During the Rif War in Morocco, the French Foreign Legion's outpost of Tarfa is threatened by Khalif Hussein's tribes but Sergeant Mike Kincaid devises a plan of survival until the arrival of French reinforcements.
During the 1700s, pirate Captain Vallo seizes a British warship and gets involved in various money-making schemes involving Caribbean rebels led by El Libre, British envoy Baron Jose Gruda, and a beautiful courtesan named Consuelo.
In 1870, Yankee sea captain O'Keefe finds himself stranded after a mutiny on the Micronesian island of Yap, where the financial potential of copra (dried cocoanut) excites him. But a German company already has a monopoly...and very low production because hard work is alien to dwellers in paradise. On a later voyage, between affairs with island maidens, O'Keefe struggles to find the key to the wealth of Yap. But before he can carve out the empire of his dreams, he must also contend with assorted villains...Written by
Rod Crawford <firstname.lastname@example.org>
When O'Keefe's mutinous crew throws him overboard at the beginning, he climbs into the lifeboat being towed by his ship. A crewman is then shown cutting the tow line, but when the camera cuts back to O'Keefe in the boat, the line is still taut and leading up to the ship. Only later is the severed line shown floating slack in the water. See more »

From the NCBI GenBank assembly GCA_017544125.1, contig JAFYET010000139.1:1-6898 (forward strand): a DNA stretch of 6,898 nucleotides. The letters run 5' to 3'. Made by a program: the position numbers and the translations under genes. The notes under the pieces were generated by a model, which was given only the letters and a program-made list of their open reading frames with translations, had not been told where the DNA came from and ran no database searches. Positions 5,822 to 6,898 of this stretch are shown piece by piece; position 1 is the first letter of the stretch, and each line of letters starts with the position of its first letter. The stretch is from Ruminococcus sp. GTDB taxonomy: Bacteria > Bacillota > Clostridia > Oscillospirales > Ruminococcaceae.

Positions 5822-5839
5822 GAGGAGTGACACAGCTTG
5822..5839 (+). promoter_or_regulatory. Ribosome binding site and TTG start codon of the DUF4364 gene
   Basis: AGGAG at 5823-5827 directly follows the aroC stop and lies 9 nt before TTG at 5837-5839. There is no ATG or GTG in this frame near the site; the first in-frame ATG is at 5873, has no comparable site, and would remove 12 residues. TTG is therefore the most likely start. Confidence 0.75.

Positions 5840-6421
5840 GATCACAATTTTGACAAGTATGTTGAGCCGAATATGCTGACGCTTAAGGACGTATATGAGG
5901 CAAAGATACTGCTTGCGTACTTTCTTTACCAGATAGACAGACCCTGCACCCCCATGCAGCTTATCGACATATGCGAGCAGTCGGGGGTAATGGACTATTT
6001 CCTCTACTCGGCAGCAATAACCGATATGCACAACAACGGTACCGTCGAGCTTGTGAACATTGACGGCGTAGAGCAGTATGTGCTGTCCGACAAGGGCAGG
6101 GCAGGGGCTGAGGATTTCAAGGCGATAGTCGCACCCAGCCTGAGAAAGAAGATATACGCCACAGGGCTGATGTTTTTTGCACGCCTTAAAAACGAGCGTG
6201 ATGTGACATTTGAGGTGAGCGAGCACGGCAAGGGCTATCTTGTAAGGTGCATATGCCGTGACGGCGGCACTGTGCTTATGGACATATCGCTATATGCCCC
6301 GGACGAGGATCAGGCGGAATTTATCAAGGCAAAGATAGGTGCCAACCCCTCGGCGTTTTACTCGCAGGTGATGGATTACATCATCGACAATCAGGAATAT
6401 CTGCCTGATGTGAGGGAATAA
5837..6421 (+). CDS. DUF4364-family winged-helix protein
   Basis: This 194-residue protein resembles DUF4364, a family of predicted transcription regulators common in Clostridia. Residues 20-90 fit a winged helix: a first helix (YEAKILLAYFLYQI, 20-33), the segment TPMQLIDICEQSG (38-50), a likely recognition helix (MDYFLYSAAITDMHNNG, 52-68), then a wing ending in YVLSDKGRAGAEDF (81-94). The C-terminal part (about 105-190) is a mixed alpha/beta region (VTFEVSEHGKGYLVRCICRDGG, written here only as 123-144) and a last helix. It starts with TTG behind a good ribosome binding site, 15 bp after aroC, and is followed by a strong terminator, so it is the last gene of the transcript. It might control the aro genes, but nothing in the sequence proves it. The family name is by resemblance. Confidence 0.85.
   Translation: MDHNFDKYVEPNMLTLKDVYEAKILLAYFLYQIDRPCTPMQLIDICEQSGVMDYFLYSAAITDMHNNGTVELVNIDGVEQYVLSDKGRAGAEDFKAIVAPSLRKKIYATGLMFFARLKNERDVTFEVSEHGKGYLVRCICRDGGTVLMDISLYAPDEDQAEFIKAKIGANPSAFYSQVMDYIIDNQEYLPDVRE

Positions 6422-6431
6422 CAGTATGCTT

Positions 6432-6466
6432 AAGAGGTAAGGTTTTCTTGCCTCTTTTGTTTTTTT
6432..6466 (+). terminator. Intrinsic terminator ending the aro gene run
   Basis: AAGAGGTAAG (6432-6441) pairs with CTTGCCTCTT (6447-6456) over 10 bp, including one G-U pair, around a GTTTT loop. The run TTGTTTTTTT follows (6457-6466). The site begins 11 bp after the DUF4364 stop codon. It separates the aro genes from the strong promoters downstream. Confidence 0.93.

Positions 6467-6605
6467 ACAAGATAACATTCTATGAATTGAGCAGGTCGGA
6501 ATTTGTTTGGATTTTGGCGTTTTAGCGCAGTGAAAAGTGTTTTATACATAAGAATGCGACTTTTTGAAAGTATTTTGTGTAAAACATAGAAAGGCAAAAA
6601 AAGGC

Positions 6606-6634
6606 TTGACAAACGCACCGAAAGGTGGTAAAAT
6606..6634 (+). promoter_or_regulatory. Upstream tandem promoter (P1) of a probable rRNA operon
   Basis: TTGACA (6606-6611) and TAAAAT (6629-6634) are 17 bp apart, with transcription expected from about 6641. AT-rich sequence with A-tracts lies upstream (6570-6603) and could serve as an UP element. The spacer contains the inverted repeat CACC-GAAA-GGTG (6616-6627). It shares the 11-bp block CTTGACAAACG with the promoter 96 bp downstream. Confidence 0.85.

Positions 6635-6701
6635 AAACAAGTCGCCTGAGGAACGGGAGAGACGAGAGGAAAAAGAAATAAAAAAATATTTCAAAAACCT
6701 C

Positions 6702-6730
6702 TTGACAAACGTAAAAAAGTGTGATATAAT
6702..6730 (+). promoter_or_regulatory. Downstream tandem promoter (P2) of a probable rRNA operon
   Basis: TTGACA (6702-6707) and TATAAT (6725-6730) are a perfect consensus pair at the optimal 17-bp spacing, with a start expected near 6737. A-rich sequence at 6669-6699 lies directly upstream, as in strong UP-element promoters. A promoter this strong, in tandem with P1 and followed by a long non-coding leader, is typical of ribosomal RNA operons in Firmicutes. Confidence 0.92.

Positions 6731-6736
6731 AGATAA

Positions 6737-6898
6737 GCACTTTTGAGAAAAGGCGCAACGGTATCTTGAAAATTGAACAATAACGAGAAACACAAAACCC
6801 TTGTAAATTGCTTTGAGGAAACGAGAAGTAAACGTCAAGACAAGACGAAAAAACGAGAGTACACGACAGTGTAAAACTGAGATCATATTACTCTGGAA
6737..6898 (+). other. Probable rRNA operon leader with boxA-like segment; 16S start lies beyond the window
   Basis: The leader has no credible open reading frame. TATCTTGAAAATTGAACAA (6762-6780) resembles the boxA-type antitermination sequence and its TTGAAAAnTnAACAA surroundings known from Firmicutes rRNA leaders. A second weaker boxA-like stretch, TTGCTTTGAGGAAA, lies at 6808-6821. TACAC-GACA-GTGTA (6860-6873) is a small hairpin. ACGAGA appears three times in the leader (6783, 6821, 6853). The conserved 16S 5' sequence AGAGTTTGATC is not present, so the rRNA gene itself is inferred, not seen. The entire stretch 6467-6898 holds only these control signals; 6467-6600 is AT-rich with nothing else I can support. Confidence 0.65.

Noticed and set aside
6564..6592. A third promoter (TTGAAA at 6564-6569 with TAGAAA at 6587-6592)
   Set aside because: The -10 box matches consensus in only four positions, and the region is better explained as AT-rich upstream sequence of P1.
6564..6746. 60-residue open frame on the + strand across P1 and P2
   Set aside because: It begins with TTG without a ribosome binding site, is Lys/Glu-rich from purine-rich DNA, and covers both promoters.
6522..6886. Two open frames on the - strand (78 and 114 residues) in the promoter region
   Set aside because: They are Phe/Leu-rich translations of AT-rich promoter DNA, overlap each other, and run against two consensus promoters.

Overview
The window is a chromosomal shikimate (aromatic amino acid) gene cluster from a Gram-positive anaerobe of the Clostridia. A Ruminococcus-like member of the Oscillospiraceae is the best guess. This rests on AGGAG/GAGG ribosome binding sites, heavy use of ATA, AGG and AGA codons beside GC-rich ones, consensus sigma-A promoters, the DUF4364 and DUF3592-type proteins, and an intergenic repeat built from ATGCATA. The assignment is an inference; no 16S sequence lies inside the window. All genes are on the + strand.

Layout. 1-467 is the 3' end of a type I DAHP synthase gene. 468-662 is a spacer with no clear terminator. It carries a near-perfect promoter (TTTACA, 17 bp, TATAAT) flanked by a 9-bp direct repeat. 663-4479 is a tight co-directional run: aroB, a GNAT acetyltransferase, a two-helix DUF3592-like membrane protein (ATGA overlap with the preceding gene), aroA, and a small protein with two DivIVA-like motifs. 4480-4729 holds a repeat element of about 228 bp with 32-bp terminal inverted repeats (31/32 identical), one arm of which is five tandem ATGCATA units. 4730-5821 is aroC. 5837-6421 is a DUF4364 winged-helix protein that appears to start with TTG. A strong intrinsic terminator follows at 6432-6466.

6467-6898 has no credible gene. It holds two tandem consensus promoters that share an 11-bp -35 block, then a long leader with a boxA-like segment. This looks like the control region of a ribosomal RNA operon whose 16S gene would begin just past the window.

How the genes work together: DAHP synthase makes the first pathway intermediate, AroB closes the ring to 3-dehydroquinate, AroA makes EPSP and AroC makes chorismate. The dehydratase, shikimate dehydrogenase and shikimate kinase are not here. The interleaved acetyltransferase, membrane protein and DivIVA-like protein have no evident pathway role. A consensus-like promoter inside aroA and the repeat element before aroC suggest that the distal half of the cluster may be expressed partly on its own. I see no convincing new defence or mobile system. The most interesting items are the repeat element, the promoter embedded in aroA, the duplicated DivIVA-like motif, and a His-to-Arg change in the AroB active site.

The last of Burt Lancaster's adventurous star vehicles is easily the weakest: bland, dreary and unmemorable yet contriving to be a colorful and pleasant diversion nevertheless; apparently, he plays an actual larger-than-life adventurer who became the ruler of a Fijian island. Andre' Morell and Abraham Sofaer round up a rather unremarkable cast as a German trading agent and the native (and benign for once) witch doctor.
The film has an excessive quota of local color via a succession of tedious native ceremonies but only a handful of the expected action sequences although, what little there is, is adequately enough staged (including a hand-to-hand combat between Lancaster and a rebellious native chieftain who eventually comes to accept O'Keefe as his sovereign). An unusual element to the narrative which is, however, never brought to fruition is the native's reverence for a local stone they call "Fei". Needless to say, the strapping (and frequently bare-chested) Lancaster turns the girls' heads wherever he goes in particular that of an Afro-sporting native girl and his future wife, Asian Joan Rice.
The film was released on DVD by Warners as part of a rather undistinguished "Burt Lancaster Signature Collection" but I still intend to get my hands on the rest of them in the future; for the record, I already have the best of this bunch i.e. Jacques Tourneur's THE FLAME AND THE ARROW (1950).
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